FDA Thinks MDMA Could Be Used To Treat PTSD
The US Food and Drug administration just quietly approved a landmark study on MDMA as a possible treatment for post-traumatic stress disorder.
The US Food and Drug administration just quietly approved a landmark study on MDMA as a possible treatment for post-traumatic stress disorder. MDMA is more commonly found on the streets and in nightclubs as a popular party drug, called Molly or Ecstasy. The new study is a phase 3 clinical trial, which means that if it is successful, Ecstasy may soon be available as a prescription drug.
A need for effective medicines
At 37, C.J. Hardin has finally retired from military service after three tours in Iraq and Afghanistan. Like many veterans, Hardin returned home a changed man.
He has post-traumatic stress disorder (PTSD). Hardin went through the traditional treatments, psychotherapy, over 12 different medications, and group therapy initiatives. They didn’t work. In an interview with the New York Times, he explains,
Nothing worked for me, so I put aside the idea that I could get better. I just pretty much became a hermit in my cabin and never went out.
After exhausting all of the conventional options, Hardin took a chance on something new. In 2013, he signed up for an experimental trial of MDMA-assisted psychotherapy. MDMA is sold as a common street drug under the names “molly” and “ecstasy”.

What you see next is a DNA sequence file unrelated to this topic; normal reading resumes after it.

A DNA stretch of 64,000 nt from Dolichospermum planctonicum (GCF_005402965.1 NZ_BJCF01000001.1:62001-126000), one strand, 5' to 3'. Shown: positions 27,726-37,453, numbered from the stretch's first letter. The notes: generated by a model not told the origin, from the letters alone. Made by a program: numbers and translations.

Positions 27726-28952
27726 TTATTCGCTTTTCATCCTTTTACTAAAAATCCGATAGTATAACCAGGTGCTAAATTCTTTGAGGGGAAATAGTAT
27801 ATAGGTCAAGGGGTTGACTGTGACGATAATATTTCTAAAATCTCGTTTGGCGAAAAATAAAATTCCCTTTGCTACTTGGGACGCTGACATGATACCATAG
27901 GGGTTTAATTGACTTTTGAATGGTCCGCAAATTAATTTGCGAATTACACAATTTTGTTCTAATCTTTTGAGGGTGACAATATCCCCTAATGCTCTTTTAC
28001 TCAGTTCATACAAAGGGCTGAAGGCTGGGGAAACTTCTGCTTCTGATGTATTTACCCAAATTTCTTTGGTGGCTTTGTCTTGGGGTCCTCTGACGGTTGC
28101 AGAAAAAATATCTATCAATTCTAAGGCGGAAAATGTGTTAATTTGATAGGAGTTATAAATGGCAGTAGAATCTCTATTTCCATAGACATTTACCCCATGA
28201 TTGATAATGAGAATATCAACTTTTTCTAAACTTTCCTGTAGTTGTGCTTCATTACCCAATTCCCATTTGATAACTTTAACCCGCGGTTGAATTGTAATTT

But, Hardin’s experience with the drug is a far cry from dropping a few hits before a rave or music festival. Hardin was given a pure, medical-quality MDMA and used the substance in a safe and controlled clinical setting. For Hardin, the experience was one he’ll never forget.
It changed my life. It allowed me to see my trauma without fear or hesitation and finally process things and move forward.
MDMA trials to begin
Hardin isn’t the only PTSD patient who has experienced a life-changing shift in perspective thanks to MDMA. Small trials have had extremely positive results thus far.
One study followed 12 patients with treatment-resistant PTSD. 83% of patients given MDMA had a positive clinical response during the trial. Only 25% of controls exhibited a response.
Successful preliminary research like the study above has given the FDA the evidence it needs to move forward with larger clinical trials. The Food and Drug Administration has just approved a large-scale phase 3 clinical trial of MDMA-assisted psychotherapy for post-traumatic stress.
This trial would be the final step before potentially approving ecstasy as a prescription drug.
Dr. Charles R. Marmar, head of psychiatry at New York University’s Langone School of Medicine, told NYT,
If they can keep getting good results, [MDMA] will be of great use. PTSD can be very hard to treat. Our best therapies right now don’t help 30 to 40 percent of people. So we need more options.
PTSD can be debilitating. In Hardin’s case, the condition prevented him from engaging with the outside world. Post-traumatic stress is more common than one might think, affecting approximately seven or eight out of every 100 people.
Already, PTSD is a qualifying condition for a medical cannabis authorization in many states.
Current trials investigating the herb as an add-on treatment for the disorder are currently underway. After a several decades-long ban, psychiatrists and medical researchers are now expanding their horizons in terms of beneficial psychoactive medicines.